The Egyptian Goddess Isis
- Name: Isis
- Gender Female: Isis was a Goddess
- Depiction / Description / Symbol: Isis was depicted with the body of a woman and the horns of the cow
- Jurisdiction: Isis was described as being Goddess of Love, Magic, Fertility and Healing
- Mythical Family or Relatives: Isis was believed to be the daughter of the Earth God, Geb, and the Sky Goddess, Nut. She was the sister of Osiris, Seth and Nephthys. She was also the wife of Osiris and mother of the God Horus
Information about the Egyptian Goddess Isis
Isis was one of the Ennead, the collective name given to the nine original deities (Gods and Goddesses) of the cosmogony of Heliopolis (the birthplace of the Gods) in the creation myths and legends. The Egyptian Goddess Isis was seen as the Goddess of Love, Magic, Fertility and Healing and therefore closely associated with the prayers of women. She was seen as a maternal and protective goddess and was generally believed to be the protector of the Pharaoh. She was the wife of her brother Osiris. Incest was seen as an acceptable element in the lives of the Egyptian Gods and Goddesses, retaining the sacred bloodline.
Description & Depiction of the Egyptian Goddess Isis - Part Human & Part Animal
The Egyptian Gods or Goddesses, such as Isis, were often depicted as being part human and part animal. In the description of the Egyptian Goddess Isis she was most frequently depicted with the body of a human and with with the head of an animal - a cow. In the Ancient Egyptian religion certain animals were seen as sacred as they believed that the Spirit of a God resided in these animals, such as the cow, which were revered and worshipped as reincarnated Gods during their lifetimes.
The Egyptian the Goddess Isis - Creation and Relatives
The early Egyptian priests evolved a creation myth, or Cosmogony, to explain how some of the Gods and Goddesses came into being. The early Egyptian priests then evolved a Family tree, the relatives of the main Egyptian Gods, like Isis, to explain how some of the Gods and Goddesses were related.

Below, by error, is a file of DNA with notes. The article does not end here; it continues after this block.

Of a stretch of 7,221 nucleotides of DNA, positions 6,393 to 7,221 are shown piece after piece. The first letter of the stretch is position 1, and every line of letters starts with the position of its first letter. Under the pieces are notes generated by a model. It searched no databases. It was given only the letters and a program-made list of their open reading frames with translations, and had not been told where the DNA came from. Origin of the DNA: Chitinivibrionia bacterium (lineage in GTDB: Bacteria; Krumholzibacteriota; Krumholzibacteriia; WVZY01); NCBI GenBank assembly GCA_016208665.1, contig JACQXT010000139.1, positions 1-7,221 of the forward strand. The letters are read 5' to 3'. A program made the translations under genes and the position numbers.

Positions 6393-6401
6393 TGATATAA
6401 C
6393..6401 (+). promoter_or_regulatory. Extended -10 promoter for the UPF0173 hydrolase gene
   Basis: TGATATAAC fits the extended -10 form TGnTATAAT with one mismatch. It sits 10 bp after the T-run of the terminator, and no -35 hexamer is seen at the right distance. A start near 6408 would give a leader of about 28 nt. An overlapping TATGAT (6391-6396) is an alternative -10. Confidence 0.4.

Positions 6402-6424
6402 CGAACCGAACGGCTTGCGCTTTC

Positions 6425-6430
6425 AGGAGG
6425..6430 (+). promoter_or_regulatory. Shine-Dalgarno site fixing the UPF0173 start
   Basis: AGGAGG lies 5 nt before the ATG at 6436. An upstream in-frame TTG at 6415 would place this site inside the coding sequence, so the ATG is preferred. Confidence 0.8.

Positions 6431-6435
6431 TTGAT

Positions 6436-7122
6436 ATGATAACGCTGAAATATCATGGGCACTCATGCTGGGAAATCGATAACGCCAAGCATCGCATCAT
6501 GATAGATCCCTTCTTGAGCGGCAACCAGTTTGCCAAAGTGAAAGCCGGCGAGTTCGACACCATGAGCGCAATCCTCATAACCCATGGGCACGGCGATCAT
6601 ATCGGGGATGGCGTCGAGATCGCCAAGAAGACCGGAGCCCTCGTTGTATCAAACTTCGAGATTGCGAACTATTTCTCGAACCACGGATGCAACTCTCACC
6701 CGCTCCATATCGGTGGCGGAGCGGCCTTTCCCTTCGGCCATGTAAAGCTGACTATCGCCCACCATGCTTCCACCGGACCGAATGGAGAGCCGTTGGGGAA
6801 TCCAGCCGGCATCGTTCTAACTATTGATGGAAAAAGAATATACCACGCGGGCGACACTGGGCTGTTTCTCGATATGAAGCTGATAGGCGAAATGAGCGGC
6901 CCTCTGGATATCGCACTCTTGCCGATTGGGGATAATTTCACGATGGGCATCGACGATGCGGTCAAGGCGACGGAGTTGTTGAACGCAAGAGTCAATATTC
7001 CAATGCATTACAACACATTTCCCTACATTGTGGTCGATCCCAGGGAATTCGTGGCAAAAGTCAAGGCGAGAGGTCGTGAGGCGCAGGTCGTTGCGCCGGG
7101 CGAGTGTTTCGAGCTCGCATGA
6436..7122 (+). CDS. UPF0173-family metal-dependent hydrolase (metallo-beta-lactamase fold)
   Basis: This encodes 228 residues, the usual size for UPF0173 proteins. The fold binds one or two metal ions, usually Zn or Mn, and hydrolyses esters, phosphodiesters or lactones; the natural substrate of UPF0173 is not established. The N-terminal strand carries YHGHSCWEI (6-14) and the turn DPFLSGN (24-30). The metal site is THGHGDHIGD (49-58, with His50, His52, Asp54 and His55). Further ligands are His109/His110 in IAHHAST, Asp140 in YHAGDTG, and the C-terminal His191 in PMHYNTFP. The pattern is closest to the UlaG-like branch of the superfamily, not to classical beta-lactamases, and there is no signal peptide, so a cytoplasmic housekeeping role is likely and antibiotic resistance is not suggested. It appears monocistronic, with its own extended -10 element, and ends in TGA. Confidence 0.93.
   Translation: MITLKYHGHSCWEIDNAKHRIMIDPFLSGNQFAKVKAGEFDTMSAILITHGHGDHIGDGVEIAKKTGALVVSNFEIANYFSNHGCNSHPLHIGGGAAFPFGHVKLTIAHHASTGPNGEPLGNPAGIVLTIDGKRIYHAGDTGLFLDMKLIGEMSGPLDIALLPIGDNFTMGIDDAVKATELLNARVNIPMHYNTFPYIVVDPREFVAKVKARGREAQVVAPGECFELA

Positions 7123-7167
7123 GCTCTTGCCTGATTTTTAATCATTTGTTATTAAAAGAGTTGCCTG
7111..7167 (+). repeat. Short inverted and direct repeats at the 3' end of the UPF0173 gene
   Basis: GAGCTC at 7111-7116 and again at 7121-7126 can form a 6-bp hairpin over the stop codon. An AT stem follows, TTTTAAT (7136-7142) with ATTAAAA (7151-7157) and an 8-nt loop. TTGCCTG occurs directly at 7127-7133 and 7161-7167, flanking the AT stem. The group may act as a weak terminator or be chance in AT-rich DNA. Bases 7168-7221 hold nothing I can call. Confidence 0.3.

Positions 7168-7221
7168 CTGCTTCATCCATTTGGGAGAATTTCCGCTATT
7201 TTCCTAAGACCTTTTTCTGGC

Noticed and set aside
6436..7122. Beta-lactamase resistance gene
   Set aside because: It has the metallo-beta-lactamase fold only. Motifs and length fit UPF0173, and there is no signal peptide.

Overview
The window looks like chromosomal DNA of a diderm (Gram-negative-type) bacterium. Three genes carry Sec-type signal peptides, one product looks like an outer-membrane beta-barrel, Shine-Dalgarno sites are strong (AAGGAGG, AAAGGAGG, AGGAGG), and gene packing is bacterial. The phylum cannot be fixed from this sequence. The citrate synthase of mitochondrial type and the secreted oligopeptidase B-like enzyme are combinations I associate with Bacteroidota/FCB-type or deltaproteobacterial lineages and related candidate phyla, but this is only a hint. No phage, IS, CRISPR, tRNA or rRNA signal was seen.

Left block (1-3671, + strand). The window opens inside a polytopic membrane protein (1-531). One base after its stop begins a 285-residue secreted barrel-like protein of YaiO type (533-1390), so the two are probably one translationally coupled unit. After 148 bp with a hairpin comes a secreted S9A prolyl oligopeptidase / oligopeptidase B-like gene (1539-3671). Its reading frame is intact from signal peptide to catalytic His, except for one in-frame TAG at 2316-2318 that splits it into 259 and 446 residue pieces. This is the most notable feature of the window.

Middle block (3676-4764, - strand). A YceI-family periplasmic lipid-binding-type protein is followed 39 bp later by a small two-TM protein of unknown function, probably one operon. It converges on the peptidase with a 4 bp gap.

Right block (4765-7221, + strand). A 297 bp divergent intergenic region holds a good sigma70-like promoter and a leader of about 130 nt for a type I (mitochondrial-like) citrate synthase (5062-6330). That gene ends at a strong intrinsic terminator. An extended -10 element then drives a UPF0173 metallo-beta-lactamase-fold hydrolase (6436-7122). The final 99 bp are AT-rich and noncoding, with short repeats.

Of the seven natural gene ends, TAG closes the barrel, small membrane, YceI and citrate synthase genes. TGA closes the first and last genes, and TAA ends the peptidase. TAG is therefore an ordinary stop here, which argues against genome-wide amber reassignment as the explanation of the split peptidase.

Egyptian Sun Gods - The Ennead of Heliopolis
The Ennead is the collective name given to the nine deities of the cosmogony of Heliopolis (the birthplace of the Gods) of which the Goddess Isis was a member. Heliopolis was one of the most ancient cities of Egypt particularly associated with worship of sun-deities.
Temple of Isis
The Temples dedicated to Isis, the Goddess of Love, Magic, Fertility and Healing, were believed to be the dwelling place of this famous Egyptian God. Only the Pharaoh and the Priests of Isis were allowed inside the temple and the priests would undergo ritual purification in a deep stone pool before they entered the Inner Sanctum of the Temple. This not only cleansed them but also gave them contact with the primeval moisture of life. Ordinary Egyptians were only allowed to come to the gates, or forecourt, of the temple of Isis to pay homage and offer gifts to the God / Goddess. The Priests of Isis would collect the gifts and say prayers on behalf of the person in the confines of the temple. The priests of Isis, the Goddess of Love, Magic, Fertility and Healing, would conduct ceremonies, sacrifices and chant magical incantations, sometimes referred to as spells. The temple of Isis would consist of heavy gates which accessed a massive hall with great stone columns, and then a series of many other rooms through which processions of priests would pass. These rooms, or chambers, were lit by candles and incense would be burnt to purify the air of the Temple. The chambers gradually decreased in size, the lighting in the temple was deliberately and significantly reduced to create an atmosphere of deepening mystery until the priests reached the chapel and the shrine which contained the Naos. The Naos was the stone tabernacle inside the shrine which housed the great Statue of Isis, the Goddess of Love, Magic, Fertility and Healing.
The Statue of Isis
The large statue of the Goddess Isis, the God of Love, Magic, Fertility and Healing was situated in the inner sanctum of the Egyptian temple. The statue of Isis would have been depicted with the body of a woman and the horns of the cow. This sacred statue, in the dwelling place of the God, was the embodiment of Isis. Food and drink would be offered to the God. The High Priest of Isis, would conduct ceremonies and offer prayers and incantations but there was another important priest, called the Medjty, who was responsible for the toiletries. The statue of Isis would have been washed and oiled. The statue was then dressed in fine linen and eye make-up, powder and rouge was applied and sacred oil rubbed on the forehead of the statue. The statue of Isis, with its horns of the cow, was only seen by ordinary Egyptians at important festivals when the effigy was paraded in magnificent processions.
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